• For a small print ad (such as a brochure or magazine ad), try programs like Adobe InDesign or Photoshop. Anyone looking for a free option can try GIMP or Pixlr.
  • For a video ad, try using iMovie, Picasa, or Windows Media Player.
  • For audio ads, work with Audacity or iTunes.
  • You will likely need to hire a printer for large-scale advertising (such as a banner or billboard). In that case, ask what software they recommend for crafting the part.

Part 4 of 4: Testing the ad

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Step 1. Tell the customer to speak to a specific person

If the audience of the ad has the option to call your business, tell them to ask them to "talk to Marcos". In another ad, tell them to ask to "talk to Laura". Marcos and Laura do not need to exist, the important thing is that the person responsible for answering the phone calls writes down how many people call and ask to speak with each name. This is a free way to monitor which ads are attracting customers and which aren't.

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Step 2. Develop a data monitoring system on your website

An online campaign or a campaign that directs customers to a website provides real-time data about how each ad is performing. There are many monitoring tools that can help you get started.

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Step 3. Direct the customer to different website URLs

This is a great way to directly compare the performance of two different ads served at the same time. Set up a separate landing page for each ad you're testing, then track how many people visit each URL. Now you have a simple, unobtrusive way to find out which strategies attract the most customers.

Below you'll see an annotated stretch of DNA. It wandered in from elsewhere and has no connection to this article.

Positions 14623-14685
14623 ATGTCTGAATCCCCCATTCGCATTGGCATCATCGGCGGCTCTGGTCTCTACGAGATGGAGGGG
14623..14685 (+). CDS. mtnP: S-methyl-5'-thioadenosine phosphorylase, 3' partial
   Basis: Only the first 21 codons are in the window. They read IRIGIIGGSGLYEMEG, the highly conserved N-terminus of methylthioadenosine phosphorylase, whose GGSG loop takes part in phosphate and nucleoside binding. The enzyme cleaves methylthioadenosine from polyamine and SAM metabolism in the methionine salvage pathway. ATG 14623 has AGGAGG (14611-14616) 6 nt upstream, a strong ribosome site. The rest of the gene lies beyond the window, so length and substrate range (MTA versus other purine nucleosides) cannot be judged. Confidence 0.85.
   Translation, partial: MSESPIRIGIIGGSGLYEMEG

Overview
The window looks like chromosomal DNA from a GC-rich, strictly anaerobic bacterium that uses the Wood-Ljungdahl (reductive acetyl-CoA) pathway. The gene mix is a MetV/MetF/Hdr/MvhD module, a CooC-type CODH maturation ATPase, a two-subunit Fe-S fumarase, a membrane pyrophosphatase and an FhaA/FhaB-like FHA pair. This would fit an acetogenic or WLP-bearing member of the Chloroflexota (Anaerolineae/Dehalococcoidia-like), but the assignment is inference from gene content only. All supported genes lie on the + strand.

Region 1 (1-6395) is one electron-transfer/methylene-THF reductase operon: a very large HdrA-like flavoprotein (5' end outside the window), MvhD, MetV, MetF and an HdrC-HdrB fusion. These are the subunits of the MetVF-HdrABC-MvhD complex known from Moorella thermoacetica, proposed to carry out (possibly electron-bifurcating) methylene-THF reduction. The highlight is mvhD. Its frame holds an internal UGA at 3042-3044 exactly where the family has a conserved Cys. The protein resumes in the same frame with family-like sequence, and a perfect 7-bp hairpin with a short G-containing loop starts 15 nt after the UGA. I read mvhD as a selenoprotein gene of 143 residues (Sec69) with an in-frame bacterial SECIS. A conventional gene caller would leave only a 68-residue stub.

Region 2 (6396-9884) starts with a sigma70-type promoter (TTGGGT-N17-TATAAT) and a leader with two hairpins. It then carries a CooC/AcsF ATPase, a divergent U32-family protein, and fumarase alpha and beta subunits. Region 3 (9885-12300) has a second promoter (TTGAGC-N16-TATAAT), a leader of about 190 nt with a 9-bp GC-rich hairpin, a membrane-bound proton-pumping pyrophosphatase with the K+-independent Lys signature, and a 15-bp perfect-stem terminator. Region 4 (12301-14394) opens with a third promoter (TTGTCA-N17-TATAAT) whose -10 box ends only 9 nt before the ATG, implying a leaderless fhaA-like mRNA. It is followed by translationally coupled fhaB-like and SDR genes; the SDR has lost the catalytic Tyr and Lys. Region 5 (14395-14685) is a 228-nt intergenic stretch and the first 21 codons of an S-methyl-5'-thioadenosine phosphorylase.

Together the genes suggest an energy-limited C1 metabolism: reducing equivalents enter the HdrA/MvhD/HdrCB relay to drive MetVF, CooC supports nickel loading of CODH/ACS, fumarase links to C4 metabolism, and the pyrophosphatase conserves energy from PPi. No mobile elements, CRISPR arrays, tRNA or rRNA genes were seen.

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Step 4. Offer coupons in different colors

If coupon distribution is part of your campaign strategy, use different colors for each ad so you can track them separately.

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Step 5. Evaluate overall campaign results

Did sales increase or fall after the ad ran? Was the advertising campaign relevant to sales, or were the numbers influenced by other factors? Analyze the performance of your first attempt and implement lessons learned in the next campaign.


  • Review the ad several times before serving it.
  • Less is more. The less the reader needs to read and the listener needs to hear, the better for the ad.
  • Advertising is expensive, but a quality ad can take a business far. Therefore, it might be worth hiring a professional copywriter to create a good advertising piece.
  • Whenever possible, use imperative and action verbs.
  • Avoid using dull colors or very small fonts, or the ad will go unnoticed. Keep in mind that the human eye is attracted to brighter colors, so an ad with very light tones won't attract attention. Your ad design should distinguish it from all others.
  • Choose a suitable place to run the ad - the target audience will need to see it.
  • Think about how your ad will age. Advertising can and should take advantage of modern trends in design, language and technology, but you don't want people to look at your ad ten years from now and be completely shocked by the (now inappropriate) content of the campaign.